EKY superintendents weigh options for upcoming school year
EASTERN KENTUCKY (WKYT) - Following the devastating flooding, superintendents in eastern Kentucky are doing what they can to get students in classrooms, as quickly as they can.
“We will be going back to school on concrete floors, we do know that at this time,” Knott County Superintendent Brent Hoover said.
It’ll be a school year of adjustments and flexibility, but Superintendent Hoover said they are handling each new challenge as it arises.
“Air quality is a concern. We do have a sewage problem with the city sewer, all three schools are on that city sewer system,” Hoover said.
He said he looked into mobile classrooms, but they aren’t an option, because his three impacted schools remain in a flood plain.
At least 18 eastern Kentucky school districts were impacted by historic flooding last month. In Letcher County, they still don’t have a start date as they assess damage to buildings and come up with new plans, but they’re hoping for mid-September.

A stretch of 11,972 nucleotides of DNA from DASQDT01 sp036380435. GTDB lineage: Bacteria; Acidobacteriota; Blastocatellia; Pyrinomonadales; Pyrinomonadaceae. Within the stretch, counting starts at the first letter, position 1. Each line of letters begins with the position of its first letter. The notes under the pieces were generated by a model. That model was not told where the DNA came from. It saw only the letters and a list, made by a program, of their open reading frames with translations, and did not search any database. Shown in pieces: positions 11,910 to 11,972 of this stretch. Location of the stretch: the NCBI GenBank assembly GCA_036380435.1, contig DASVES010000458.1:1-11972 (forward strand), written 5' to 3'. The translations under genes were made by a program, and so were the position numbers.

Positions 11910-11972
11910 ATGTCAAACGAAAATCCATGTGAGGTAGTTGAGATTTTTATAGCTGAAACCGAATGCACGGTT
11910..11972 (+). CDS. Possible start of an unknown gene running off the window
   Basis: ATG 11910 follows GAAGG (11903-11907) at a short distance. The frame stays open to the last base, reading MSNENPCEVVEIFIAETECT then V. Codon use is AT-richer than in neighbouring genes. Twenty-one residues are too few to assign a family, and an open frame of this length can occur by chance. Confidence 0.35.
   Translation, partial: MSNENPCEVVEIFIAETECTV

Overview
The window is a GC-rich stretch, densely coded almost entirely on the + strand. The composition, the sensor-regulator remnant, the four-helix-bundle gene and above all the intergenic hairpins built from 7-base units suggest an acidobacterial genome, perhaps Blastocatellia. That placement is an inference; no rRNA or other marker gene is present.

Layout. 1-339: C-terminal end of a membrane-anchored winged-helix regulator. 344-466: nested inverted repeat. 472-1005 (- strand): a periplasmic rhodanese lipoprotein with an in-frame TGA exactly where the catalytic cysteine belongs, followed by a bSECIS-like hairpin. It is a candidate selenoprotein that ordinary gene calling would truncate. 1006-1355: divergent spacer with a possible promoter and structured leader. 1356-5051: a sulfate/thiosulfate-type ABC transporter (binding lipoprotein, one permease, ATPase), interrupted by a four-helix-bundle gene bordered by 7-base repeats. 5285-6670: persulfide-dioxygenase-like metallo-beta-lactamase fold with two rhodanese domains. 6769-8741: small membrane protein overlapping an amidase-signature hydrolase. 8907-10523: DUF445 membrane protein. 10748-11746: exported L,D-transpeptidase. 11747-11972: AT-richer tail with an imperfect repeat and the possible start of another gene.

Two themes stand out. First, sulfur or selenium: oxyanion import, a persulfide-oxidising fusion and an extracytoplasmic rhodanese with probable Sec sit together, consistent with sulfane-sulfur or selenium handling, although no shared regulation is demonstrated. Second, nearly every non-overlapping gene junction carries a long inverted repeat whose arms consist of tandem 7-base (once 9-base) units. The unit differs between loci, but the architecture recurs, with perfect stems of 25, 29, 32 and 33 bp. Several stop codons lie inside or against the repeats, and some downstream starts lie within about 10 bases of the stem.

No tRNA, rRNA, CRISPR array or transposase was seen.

“Our hearts are broken but our spirits are resilient. We’re going to get through this and we’re going to take care of our kids. They’re going to be better, we’re all gonna be better. We just have to remind ourselves that this is temporary,” Superintendent Denise Yonts said.
Superintendent Yonts said of her 500 school employees, 40 of them lost everything in floods.
About 75% of her staff suffered some type of damage to their homes, cars or property. But she said it’s been heartwarming to see them still show up at donation events to look after their students and prepare for a new school year, whenever and wherever that may be.
“It’s all been, it’s overwhelming. You don’t know it, until you experience it, but it’s really, really humbling,” Yonts said.
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